Cruise Control Diets: Being Healthy, Not Obsessed

Cruise Control Diets: Being Healthy, Not Obsessed

Healthy eating is very much ‘in’. For good reason, too, as the rate of obesity in adult Americans has topped 1 in 3. With a growing understanding that there’s more to being healthy than shedding a few calories, and that the inside is being affected, too, healthy eating diets are very much in focus.

The problem is that most diets come with obsessive levels of calorie-counting and endless packet checking. An easy, effective, and tasty way around this is by using the Cruise Control Diet.

The Basics

The basics of Cruise Control are to avoid anything processed and go natural with your foods, aiming to take in foods that help you to burn fat. Crucially, you don’t restrict yourself either, letting your cravings take hold now and then with a guilty pleasure - and you don’t get obsessive over calories, instead of taking a calm and measured approach to dieting. So what are the steps to take?

Fruit and Vegetables

Underpinning the diet are nutrient-rich fruits and vegetables. Often cited in diets, it’s no different when you’re doing Cruise Control. With a little bit of prep, you can massively increase the uptake of vegetables in your diet, despite their occasional reputation for being awkward to prepare. Try carrot batons, or making healthy tacos where a crispy romaine leaf is a shell.

Lean Meat

The key with your meat is ‘lean’. Some of the more delicious meats, and easily prepared, can have ill effects on your immediate health. Bacon, ham, salami, and other cured meats, have especially high levels of fat and salt in them that can have a negative effect on your waistline and your health. Research has also linked processed meats to cancer. If you’re besotted with processed meats, consider swapping out pork ham for turkey or chicken. Aside from that, stick to turkey, chicken, fish, and lean beef and you’re onto a winner.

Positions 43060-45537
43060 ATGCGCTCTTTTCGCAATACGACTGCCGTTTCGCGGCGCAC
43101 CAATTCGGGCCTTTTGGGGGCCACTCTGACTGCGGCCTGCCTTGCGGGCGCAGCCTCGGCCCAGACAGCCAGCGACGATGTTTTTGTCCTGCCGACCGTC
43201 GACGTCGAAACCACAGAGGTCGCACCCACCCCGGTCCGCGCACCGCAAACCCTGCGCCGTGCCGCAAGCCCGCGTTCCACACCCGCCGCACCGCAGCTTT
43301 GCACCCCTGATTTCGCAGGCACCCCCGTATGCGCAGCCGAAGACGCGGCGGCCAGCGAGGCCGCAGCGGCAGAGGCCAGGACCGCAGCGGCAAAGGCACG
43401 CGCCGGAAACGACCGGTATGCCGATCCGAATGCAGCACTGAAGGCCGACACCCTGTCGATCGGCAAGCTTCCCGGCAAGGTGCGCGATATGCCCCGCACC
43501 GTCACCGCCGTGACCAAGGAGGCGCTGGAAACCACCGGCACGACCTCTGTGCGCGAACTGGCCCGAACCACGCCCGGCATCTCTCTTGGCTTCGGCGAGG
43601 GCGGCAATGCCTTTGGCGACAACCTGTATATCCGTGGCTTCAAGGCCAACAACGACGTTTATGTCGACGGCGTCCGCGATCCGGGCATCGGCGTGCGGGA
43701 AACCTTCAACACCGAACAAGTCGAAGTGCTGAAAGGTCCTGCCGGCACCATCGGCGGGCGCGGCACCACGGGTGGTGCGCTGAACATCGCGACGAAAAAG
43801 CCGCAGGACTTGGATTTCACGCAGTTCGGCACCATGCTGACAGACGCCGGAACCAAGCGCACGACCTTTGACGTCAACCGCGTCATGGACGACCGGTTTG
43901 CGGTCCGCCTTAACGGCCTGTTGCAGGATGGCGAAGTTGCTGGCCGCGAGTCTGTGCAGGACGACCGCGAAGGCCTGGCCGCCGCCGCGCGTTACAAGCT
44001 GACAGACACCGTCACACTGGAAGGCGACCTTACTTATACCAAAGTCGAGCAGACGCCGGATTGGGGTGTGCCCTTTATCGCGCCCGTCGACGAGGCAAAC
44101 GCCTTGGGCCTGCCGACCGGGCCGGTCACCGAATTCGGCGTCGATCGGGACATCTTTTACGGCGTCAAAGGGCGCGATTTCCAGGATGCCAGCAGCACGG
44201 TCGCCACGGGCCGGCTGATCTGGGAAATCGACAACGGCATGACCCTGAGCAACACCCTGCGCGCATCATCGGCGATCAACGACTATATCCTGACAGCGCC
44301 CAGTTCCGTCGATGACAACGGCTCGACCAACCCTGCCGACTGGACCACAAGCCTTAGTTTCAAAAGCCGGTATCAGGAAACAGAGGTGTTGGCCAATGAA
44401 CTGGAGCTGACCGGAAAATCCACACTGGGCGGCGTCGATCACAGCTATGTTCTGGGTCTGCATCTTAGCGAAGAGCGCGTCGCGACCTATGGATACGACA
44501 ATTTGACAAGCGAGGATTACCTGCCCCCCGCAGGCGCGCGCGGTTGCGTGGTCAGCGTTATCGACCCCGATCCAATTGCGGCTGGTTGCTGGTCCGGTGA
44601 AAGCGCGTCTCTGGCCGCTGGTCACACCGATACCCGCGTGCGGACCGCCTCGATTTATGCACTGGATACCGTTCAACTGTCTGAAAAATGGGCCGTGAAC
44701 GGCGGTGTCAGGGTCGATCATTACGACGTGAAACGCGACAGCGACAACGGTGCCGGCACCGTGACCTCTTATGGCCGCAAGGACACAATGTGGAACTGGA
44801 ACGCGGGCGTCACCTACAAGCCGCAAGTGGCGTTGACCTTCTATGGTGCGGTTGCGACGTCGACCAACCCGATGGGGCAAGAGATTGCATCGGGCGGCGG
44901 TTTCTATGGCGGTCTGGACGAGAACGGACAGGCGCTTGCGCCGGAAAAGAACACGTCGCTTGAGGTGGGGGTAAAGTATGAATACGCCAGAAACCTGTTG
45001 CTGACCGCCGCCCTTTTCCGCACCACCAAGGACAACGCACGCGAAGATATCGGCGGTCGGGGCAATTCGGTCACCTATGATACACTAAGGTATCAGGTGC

The key to a full belly is often carbohydrates. Paired with protein, they can give you a short-term feeling of fullness tapered off into longer-term satisfaction. The key here is to avoid your usual grains; opt for barley and oats, brown and wild rice. Processed, ‘white’ carbohydrates - sorry, wonderbread - need to be consigned to the bin. Aside from not being healthy in the short-term, long-term consumption of these simple carbohydrates causes insulin problems.

Legumes, Seeds and Nuts

Legumes, and their dried cousin's pulses, can often provide an equally great sense of fullness as carbohydrates, whilst also giving you all-important fiber and protein boosts. A handy rhyme you can keep in your head is rice, beans, perfect protein. You can hardly go wrong with legumes, so just go for whatever you like the taste of. That being said, if you do get the time to look at the tin, they can often offer a wide range of nutritional benefits aside from another.

Seeds often come into the same category, and can also be used as a snack; a handful of roasted almonds or pumpkin seeds are a filling and nutritious snack. They’re high in fat, yes, but good, natural fats that are beneficial to your body.

Spice It Up

Finally, you cannot go without spices and herbs. Even the trashiest of foods are laden with spices; it’s what makes everything taste so good. A lot of the healthiest foods offer a blank canvas, too, to mold your own creations. Just look at chili con carne; a wonderfully healthy meal if using lean mince, and totally reliant on a mix of spices. All of that potential flavor and they have wide-ranging health benefits to boot.

As you can see, eating healthily does not have to be hard, and adopting the cruise control diet is a great way to quickly get these foods into your diet without feeling guilty. So keep this advice close to hand, cook yourself up a storm, and feel the benefits.

About the Author:

Jennifer Dawson is an experienced freelance writer who specializes in food and nutrition. Working in fitness marketing previously gave her a good feel for the industry and since going freelance she has been able to explore her preferred topic areas such as diet, nutrition, and food. Outside of work, Jen enjoys traveling, swimming and spending time with her young family.

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